The Process


We, here at HSD, believe that the recent advancements in area of affordable additive 3D printers are truly transformative development in area of prototyping and low volume manufacturing.
Being RC-crazy, we believe - that ever increasing precision and fidelity, combined with low entry price point - the new generation of printers opens so many new avenues for hobbyists or builders alike.

Here at HSD, we are striving for perfection and excellence in creating high fidelity models for aspiring Scale builders - using the newest, available techniques;

Step 1 - Research

research? no - sh*t Sherlock

research? no - sh*t Sherlock

Whether it’s a major components; cockpit, weapon pack, interior, engine block; or a small trivial part - fuel cap, windscreen wiper, seat belt block; - research is the key; collecting accurate photo documentation is the first step in design.

This includes finding accurate information about the variants of the specific plane/helicopter, what equipment did the variant have - basically the NERDy stuff!!! AND WE LOVE IT!!!

Step 2 - CAD and Print Model Preparation

It always fails the first time…

It always fails the first time…

With the documentation collected the fun bit starts! CAD design, using Autodesk Fusion 360, based on the dimensions (scale) provided, our army of uber-talented designers (ok…. the army for time being is just one code-monkey with an OCD attention for detail) creates an accurate representation of the component.

The ready models are then processed:
Taking into the consideration the size, print size, print time, material strength, assembly difficulty and paint schema - the models are first split into multiple components, hollowed out, the supports are generated and optimal printing strategy is devised. (with multiple prototype prints and potential fails)


Step 3 - Whack it into the UV oven

Yay! Print….and fail! And print again! And again! Until we get it right.
In order to get the highest fidelity possible we are using MSLA/DLP 3D printers. Unlike ubiquitous FDM printers (the plastic extruding ones) the MSLA/DLP printers use stereolithography process; the material used here is an UV light activated resin. The MSLA printer lights up a whole layer at a time - masking out the the vexels that shouldn’t be printed. The high fidelity of our prints is achieved thanks to a high resolution of the masking LCD screen - xy resolution of 47 microns (that is 0.047mm) and layer height of 35 microns.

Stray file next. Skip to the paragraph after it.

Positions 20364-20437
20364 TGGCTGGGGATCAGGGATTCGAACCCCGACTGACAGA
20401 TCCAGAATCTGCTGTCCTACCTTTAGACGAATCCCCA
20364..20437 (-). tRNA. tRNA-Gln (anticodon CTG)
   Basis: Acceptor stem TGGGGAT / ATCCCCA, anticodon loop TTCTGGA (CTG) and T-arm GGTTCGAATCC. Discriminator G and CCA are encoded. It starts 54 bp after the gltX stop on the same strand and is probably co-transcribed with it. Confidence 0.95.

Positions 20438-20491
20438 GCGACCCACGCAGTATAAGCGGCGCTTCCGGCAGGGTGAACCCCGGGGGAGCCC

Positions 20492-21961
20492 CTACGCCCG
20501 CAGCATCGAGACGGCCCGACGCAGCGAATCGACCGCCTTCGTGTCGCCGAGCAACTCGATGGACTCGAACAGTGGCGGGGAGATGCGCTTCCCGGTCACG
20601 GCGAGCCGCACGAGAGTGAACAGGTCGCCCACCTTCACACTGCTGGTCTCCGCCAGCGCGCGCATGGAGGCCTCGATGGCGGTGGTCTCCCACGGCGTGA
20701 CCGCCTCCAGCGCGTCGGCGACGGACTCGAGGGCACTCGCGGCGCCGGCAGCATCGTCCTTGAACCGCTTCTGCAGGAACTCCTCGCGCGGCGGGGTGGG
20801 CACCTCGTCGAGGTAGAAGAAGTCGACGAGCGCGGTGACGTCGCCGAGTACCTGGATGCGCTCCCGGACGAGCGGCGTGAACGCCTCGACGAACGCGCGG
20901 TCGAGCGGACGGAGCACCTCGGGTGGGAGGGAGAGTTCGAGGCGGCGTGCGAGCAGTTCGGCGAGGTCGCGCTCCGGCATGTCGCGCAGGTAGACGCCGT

Not only does the resolution allows for representation of even the smallest details, but the layer height of just 35 microns means no layering is visible - unlike the FDM printers.

Depending on the parts (rigid or movable) we use different resins, some that give more rigidy., others that give more flex to the end result.

Step 4 - Get a pint, check out groups on FB, watch Netflix…..basically wait… (or do something productive)

The prints take time….a lot of time, some of the items in our catalog, done in multiple parts take up to 35h total print time - and this is just the begging.
But no worries - we are already eyeing bigger printers with bigger print volume - and always looking at UV resins that require less UV exposure to activate (faster print times) while maintaining same quality and durability of the prints.

Step 5 - Post-process

Fetish party?  Cooking meth breaking bad style?  NO - just handling toxic UV resin and IPA

Fetish party?
Cooking meth breaking bad style?

NO - just handling toxic UV resin and IPA

Upon the completion, each print requires post processing; this includes washing the excess resin off with Isopropyl alcohol, rinsing in water, carefully removing the support material, washing it again with the IPA (no…. not Indian Pale Ale sadly…), washing again with water, drying up and curing under UV light for another 10-15 minutes.
When done - extra marks where support material was present are filed/sanded.
If the model was hallowed - it’s left hanging for another to drain any excess water/IPA/resin mix that may have gotten trapped inside.
After this the model is ready for assembly (when applicable), priming and painting - no extra sanding required!